NAPFA's appointment of a new chairman could be a big deal for RIAs
Ron Rhoades spent the last year in obscurity but now he's "ready to take the gloves off"
Charles 'Chuck Schwab' called James Gorman to protest a two-broker poach, kicking off a hydra-headed legal battle, costing Morgan Stanley millions, so far
The Schwab founder and chairman invoked Charles Schwab Corp.'s zero-tolerance policy against Wall Street -- or RIA -- poaching of talent and AUM from Schwab branches.
March 9, 2023 at 1:23 AM
Why FINRA's late appearance into smoothie-throwing broker James Iannazzo's life might be rough
It's been about 11 months since Merrill Lynch fired him, and the CFP Board stripped him of the CFP mark; attracting the SRO's attention means more woes.
December 29, 2022 at 1:05 AM
I just enjoyed hearing Ron Rhoades speak at the 2012 Fi360 Conference in Chicago. He talked about the differences between the suitability standard and the fiduciary standard. He also emphasized the difference between having a fiduciary culture at your investment advisory firm as opposed to a compliance culture. I worked in a “compliance culture” at a FINRA brokerage firm for 18 years and now have been building a firm based on a “fiduciary culture” for an independent RIA frm for the past seven years. My team members and I feel much happier as investment advisors working in an environment where we are always free to act in the best interests of our clients.
The best part about listening to Ron speak is that he understands that investment professionals can help investors the most by acting in their best interests. We are happy to see a great thinker and investor advocate take the leadership role at an important organization like NAPFA.
Thank you for adding this. I love when comments contain what is, in effect, original reporting
that enlightens me as much as the next person.
Kudos and congratulations to Ron! He certainly understands the negative effect the SRO (really FINRA) legislation would have on investors, our industry, and our country. He also knows that FINRA is well-funded and politically connected to Wall Street-friendly legislators.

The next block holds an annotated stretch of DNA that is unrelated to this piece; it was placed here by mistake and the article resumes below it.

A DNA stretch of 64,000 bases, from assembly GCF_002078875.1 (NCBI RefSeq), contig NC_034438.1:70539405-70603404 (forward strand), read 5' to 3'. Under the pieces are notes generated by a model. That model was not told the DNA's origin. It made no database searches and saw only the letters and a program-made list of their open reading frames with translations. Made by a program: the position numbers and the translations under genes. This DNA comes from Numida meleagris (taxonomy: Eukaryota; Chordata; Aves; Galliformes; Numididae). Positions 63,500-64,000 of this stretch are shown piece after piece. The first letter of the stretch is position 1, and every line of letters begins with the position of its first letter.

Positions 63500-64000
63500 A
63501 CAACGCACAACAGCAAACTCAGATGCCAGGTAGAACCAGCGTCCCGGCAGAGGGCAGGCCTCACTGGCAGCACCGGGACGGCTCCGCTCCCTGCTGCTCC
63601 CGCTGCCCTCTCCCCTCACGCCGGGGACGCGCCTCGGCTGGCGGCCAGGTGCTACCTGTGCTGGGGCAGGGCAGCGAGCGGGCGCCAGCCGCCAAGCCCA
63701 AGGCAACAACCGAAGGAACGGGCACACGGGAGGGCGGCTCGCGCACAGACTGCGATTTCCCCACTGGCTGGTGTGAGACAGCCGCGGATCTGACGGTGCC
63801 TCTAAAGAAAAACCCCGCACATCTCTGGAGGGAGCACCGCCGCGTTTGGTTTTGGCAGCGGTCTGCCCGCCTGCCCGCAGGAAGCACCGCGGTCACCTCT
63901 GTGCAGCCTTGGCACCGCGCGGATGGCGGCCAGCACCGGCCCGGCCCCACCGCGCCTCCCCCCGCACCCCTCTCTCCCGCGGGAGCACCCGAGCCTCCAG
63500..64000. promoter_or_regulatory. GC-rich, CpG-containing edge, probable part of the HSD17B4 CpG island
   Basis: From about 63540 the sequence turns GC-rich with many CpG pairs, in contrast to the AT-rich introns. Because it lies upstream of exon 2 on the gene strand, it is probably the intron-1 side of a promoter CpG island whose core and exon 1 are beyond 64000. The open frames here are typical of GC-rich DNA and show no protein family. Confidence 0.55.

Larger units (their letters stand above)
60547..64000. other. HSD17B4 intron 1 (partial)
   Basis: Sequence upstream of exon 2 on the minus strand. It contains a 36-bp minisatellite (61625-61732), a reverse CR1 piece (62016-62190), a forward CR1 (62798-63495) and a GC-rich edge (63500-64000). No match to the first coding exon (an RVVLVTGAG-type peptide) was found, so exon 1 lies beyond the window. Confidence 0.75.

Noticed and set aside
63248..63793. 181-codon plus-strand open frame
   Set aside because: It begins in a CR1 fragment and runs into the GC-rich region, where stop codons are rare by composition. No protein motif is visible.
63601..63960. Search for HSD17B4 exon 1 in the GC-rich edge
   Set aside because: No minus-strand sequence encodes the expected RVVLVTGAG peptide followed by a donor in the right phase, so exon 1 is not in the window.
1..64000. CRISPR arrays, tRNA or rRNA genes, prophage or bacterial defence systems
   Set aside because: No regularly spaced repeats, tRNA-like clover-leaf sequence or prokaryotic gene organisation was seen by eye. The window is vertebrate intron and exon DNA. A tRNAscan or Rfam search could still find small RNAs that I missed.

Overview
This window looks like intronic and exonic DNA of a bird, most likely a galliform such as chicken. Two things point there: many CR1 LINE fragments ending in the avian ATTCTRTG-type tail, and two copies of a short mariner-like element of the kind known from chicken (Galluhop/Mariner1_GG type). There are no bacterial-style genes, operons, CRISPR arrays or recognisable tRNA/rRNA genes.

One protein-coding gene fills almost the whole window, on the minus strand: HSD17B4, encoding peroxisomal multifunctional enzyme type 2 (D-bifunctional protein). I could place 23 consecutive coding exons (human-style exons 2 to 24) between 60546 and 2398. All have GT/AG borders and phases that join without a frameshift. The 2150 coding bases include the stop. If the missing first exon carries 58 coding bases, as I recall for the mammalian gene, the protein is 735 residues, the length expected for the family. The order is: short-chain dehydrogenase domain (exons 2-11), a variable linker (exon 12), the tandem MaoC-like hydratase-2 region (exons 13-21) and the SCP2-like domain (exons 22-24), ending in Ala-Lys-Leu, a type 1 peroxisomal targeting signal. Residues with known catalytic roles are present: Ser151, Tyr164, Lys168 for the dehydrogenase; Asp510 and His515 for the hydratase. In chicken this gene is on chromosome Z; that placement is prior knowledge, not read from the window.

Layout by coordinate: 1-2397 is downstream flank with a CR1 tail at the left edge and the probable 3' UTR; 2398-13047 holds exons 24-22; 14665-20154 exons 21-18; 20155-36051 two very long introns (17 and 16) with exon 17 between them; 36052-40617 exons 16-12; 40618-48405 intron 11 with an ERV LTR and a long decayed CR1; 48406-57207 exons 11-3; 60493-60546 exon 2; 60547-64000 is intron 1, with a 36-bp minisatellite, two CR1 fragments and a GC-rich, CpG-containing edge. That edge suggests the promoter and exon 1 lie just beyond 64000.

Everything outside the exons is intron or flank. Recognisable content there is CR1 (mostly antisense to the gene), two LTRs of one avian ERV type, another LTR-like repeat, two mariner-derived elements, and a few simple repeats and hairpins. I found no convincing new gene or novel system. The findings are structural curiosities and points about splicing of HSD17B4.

The proposal does not make any economic sense and is anti-competitive. In general, active advisors try to achieve superior results-adjusted results (alpha) as related to the market returns for clients and passive advisors try to mirror a given index. Both try to minimize unnecessary fees. FINRA’s members, as intermediaries, try to maximize their fees between the market returns and client returns.
FINRA wants to control advisors so they can ultimately control fees with virtually no meaningful oversight from the SEC or congress. Moreover, their record of helping investors since their 1938 inception is deplorable at best. For example, for decades they fought to maintain fixed commissions and fractional spreads, and paid three fines totaling $3.5 billion for fraudulent research, price rigging, and unfair IPO allocations (usually criminal offenses in other industries).
If FINRA is successful, it large members will have almost unlimited authority in the financial services industry. Thorough their affiliated companies they already highly influence the regulations of the commercial and personal banking, investment banking, and mutual fund segments. Those who share this concern should help to defeat it, and timing is important as the House of Representatives is having discussions in June.
Ron Rhoades’ leadership role in the fiduciary advocacy movement promises to reflect his credibility and thoughtfulness. He is also a gentleman and a scholar.
Fiduciary Foresight, LLC